Big French deal awaits Read
Not that he would go without if he did head to the French capital, if claims in rugby newspaper Midi Olympique are any indication. The paper suggests that Read, which it has described as the greatest number 8 of his generation, would be on similar money to Dan Carter if – as it predicts – he signs for his former teammate’s old club, Racing 92.
With a RugbyPass Index score of 93, Read is currently the highest rated Number 8 on the planet.
News of Racing’s interest in Read has been swirling for some time. The club is said to have identified him as their top priority before the start of the November internationals. And the 33-year-old has already publicly said that his post-World Cup future lies away from New Zealand.
Read, who is due a well-earned break after a busy November international period, which saw the All Blacks play Japan, England, Ireland and Italy in as many weeks, has been a hot ticket for northern hemisphere clubs for some time. But it would appear that, in the end, his desire for a Parisian pay-day has overcome all other considerations. The rumour is that Carter, Chris Masoe and Ali Williams may have had important roles to play in his decision.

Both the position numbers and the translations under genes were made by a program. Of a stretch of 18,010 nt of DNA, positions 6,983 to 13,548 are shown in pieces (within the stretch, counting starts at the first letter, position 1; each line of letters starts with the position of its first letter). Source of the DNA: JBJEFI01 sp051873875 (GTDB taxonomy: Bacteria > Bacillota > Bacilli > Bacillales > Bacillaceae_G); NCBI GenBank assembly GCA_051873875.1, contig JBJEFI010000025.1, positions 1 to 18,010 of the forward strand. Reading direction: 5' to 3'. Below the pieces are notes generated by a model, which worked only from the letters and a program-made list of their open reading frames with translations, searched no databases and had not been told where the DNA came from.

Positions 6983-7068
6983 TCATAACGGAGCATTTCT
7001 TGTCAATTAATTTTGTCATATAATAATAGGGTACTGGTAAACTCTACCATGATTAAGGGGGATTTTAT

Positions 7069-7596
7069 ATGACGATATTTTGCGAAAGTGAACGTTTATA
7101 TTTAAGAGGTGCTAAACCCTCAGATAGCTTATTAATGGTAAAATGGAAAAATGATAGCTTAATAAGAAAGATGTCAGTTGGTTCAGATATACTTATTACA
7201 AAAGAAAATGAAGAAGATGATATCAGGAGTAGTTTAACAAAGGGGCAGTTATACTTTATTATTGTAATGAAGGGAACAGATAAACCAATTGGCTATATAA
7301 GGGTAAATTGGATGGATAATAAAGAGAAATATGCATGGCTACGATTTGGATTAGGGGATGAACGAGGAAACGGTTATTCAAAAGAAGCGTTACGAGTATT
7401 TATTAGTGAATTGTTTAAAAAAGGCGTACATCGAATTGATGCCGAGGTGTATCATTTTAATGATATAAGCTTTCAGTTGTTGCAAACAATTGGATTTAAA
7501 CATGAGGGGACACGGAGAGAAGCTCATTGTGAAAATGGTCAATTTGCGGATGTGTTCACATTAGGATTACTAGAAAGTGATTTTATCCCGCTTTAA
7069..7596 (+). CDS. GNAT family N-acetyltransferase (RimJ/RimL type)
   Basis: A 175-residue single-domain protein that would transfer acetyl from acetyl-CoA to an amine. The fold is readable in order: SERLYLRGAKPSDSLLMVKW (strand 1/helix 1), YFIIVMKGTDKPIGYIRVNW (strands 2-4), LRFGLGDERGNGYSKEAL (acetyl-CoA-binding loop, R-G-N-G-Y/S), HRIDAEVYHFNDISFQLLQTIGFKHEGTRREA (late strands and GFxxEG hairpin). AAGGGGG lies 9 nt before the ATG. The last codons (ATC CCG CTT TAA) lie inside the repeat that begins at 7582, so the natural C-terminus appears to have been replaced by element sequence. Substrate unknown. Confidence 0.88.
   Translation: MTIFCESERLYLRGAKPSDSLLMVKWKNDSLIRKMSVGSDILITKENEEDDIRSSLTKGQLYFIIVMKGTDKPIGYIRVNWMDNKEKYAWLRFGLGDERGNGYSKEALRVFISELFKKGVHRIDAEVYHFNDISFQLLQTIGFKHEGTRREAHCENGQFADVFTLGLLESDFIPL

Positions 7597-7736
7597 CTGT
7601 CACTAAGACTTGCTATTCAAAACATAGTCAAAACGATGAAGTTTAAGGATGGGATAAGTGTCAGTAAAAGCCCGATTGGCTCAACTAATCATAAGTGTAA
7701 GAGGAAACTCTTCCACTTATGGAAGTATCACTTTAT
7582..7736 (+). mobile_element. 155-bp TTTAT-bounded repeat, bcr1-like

Reports also say that he has had at least two ‘serious’ offers from clubs in the English Premiership. Those clubs would have been able to offer him even more money than Racing could stump up under the league’s Marquee Player system, which allows them to sign two big-name players without eating into their salary cap.
The club on the outskirts of the French capital, too, is apparently prepared to make a number of sacrifices to land Read on a €1.2million-a-year deal. To keep within the confines of French rugby’s generous, but strictly policed, salary cap Racing are – according to reports – willing to cast contract drains Dimitri Szarzewski, Joe Rokocoko and Census Johnston from their books.
If realised, the deal could see Read form a formidable pack unit alongside the likes of Leone Nakarawa, Donnacha Ryan, Bernard Le Roux and Wenceslas Lauret. He would also become something of a mentor for the the prodigiously talented Jordan Joseph.
RugbyPass has created a next generation rugby rating system, based on machine learning and shaped by game winning moments. The system (RPI) is a world first for its complexity and comprehensive embrace of northern and southern hemisphere players and teams. By using in-depth data analysis, RPI determines exactly what it takes to win, in real time. Explore the RPI now!